An all-time Löw
The extent of Germany's helplessness as they capitulated to a 6-0 loss against Spain in Seville on Wednesday night was unexpected, even for those who had long banished any hopes they had once harbored about the current side.
It was Germany's worst loss in competitive football and the first time they had conceded six since a 6-3 loss to France in the 1958 World Cup. In terms of losses in all competitions, it matched a 6-0 defeat to Austria in 1931.
Die Mannschaft, now six years removed from their World Cup triumph, were outplayed to such an extent that even a cursory glance at the statistics paints a turbulent picture. They managed a total of zero shots on target and two shots overall, compared to Spain who had 10 and 22 respectively.
Bastian Schweinsteiger's summation offered interesting insight into the psyche of the team. "What bothered me is that they didn't fight back. It didn't feel like a team. No commands. You only heard the Spanish speak."
As much of a cliché as it may be at this point, everything we know suggests football is cyclical. Spain, after conquering the globe between 2008 and 2012, suffered a 5-1 defeat to the Netherlands in the 2014 World Cup, exiting in the group stages.
That famous curse of the champions -- which has seen World Cup holders regularly exit in the group stages as they launch their title defence -- goes a long way towards illustrating this point.
In winning the 2010 World Cup, Spain scored 8 goals, the fewest-ever by a winning team. By 2014, Germany raised the stakes to 18 goals.
That, again, can be indicative of the direction the sport had moved. Spain's possession-based style was countered by a low-block, counter-attacking style. That led to managers like Jurgen Klopp and Hansi Flick determining that possession was not the be-all and end-all, with Klopp going so far as to saying "pressing is the best playmaker".
Most damning perhaps, given that Joachim Low has chosen to stick to a slower style of the game, often experimenting with a five-at-the-back, is that Germany had only 30% of possession, despite boasting midfield generals like Toni Kroos and Leon Goretzka. The front three of Leroy Sane, Serge Gnabry and Timo Werner would also be better suited to a much faster style of play.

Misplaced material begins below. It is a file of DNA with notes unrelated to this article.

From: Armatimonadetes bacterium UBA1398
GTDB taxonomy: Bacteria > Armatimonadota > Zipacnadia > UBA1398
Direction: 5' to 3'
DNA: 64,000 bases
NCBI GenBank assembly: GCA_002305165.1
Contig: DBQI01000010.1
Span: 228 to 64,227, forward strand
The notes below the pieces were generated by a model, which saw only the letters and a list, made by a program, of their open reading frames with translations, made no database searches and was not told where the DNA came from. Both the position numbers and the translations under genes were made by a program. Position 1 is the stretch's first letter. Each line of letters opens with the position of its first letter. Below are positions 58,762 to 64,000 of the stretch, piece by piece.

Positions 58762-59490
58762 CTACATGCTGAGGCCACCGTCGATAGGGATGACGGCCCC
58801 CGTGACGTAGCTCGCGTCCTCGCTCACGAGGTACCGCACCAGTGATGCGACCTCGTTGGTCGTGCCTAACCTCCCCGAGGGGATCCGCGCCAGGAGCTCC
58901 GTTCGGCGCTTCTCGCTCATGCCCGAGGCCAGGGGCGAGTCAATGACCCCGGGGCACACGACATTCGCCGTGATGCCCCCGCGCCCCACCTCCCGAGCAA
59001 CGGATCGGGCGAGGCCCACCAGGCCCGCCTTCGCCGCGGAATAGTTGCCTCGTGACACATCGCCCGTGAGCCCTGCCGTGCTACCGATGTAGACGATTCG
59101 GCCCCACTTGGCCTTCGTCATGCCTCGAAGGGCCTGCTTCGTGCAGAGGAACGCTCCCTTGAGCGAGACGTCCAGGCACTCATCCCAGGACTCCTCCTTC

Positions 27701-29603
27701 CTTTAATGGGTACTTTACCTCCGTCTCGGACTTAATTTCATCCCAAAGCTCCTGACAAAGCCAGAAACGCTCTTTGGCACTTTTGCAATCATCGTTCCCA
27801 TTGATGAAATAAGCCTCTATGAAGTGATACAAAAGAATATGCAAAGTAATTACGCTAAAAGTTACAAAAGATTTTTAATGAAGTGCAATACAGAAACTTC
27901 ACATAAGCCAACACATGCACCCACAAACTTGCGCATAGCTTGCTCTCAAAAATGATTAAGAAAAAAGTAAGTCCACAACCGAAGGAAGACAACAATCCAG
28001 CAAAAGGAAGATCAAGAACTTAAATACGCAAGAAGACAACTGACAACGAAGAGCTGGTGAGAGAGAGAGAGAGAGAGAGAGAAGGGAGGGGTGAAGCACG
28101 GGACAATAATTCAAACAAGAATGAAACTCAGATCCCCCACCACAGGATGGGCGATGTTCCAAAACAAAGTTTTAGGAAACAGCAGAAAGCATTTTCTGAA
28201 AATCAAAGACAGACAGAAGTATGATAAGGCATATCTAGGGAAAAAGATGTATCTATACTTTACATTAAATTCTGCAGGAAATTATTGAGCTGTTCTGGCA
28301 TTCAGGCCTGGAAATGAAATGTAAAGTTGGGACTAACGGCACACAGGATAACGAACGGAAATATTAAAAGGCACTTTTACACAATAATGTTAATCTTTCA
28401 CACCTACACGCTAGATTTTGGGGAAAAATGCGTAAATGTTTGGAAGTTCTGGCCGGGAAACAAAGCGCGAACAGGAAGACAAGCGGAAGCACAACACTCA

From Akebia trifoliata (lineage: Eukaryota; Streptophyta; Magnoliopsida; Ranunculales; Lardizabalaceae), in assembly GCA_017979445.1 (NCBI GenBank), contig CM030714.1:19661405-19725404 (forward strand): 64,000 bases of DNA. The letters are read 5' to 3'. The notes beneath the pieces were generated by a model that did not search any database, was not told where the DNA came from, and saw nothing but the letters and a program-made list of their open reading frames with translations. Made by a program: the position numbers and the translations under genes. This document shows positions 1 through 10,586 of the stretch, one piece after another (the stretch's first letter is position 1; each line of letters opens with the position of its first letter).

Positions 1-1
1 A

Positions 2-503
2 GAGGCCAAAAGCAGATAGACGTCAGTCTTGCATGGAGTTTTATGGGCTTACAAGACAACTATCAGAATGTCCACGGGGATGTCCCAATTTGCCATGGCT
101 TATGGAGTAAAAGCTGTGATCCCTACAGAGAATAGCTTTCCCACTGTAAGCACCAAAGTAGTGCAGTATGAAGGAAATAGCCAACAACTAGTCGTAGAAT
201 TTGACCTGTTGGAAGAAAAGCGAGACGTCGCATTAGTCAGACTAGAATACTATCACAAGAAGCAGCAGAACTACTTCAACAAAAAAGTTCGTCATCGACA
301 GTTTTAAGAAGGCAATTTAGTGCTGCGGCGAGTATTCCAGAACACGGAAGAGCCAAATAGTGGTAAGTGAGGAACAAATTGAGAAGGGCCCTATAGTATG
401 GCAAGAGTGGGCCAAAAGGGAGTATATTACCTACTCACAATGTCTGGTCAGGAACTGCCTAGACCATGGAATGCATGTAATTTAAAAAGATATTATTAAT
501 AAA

Another major deficiency has been the 60-year-old's inability to select the right players. After the debacle in 2018, Low dropped Thomas Mueller, Jerome Boateng and Mats Hummels. It was widely regarded as the correct decision at the time, but despite those players, especially Muller, staging a resurgence, they have been denied a chance at reintegration. That has also led to reports of ill-will within in the team, reflected perhaps in the lack of fight on display.
Even German legend Lothar Matthaus was left screaming for those players to return, hoping Hummels and Boateng could shore up a defence that featured the likes of Robin Koch and Phillip Max.
Regardless, Low will continue at Germany as national team director Oliver Bierhoff confirmed, saying: "This game changes nothing. We still trust Joachim Loew, no doubt about that."
Low's legacy has been tainted to such an extent that Flick's influence on Germany has also become a raging issue. He was the national team assistant from 2006 to the end of the 2014 World Cup and now some wonder whether he was the true mastermind behind it all. After all, he guided Bayern Munich to the most impressive Champions League run in history backed with a clear, ultra-modern style of play, unaffected by Germany's dismal run.
At best, Low is a manager who has simply failed to adapt. At worst, he is the man that has alienated his team by refusing the play to their strengths and with the right players. And despite his past exploits, he now risks leaving behind a legacy of a man who wore out his welcome like none other.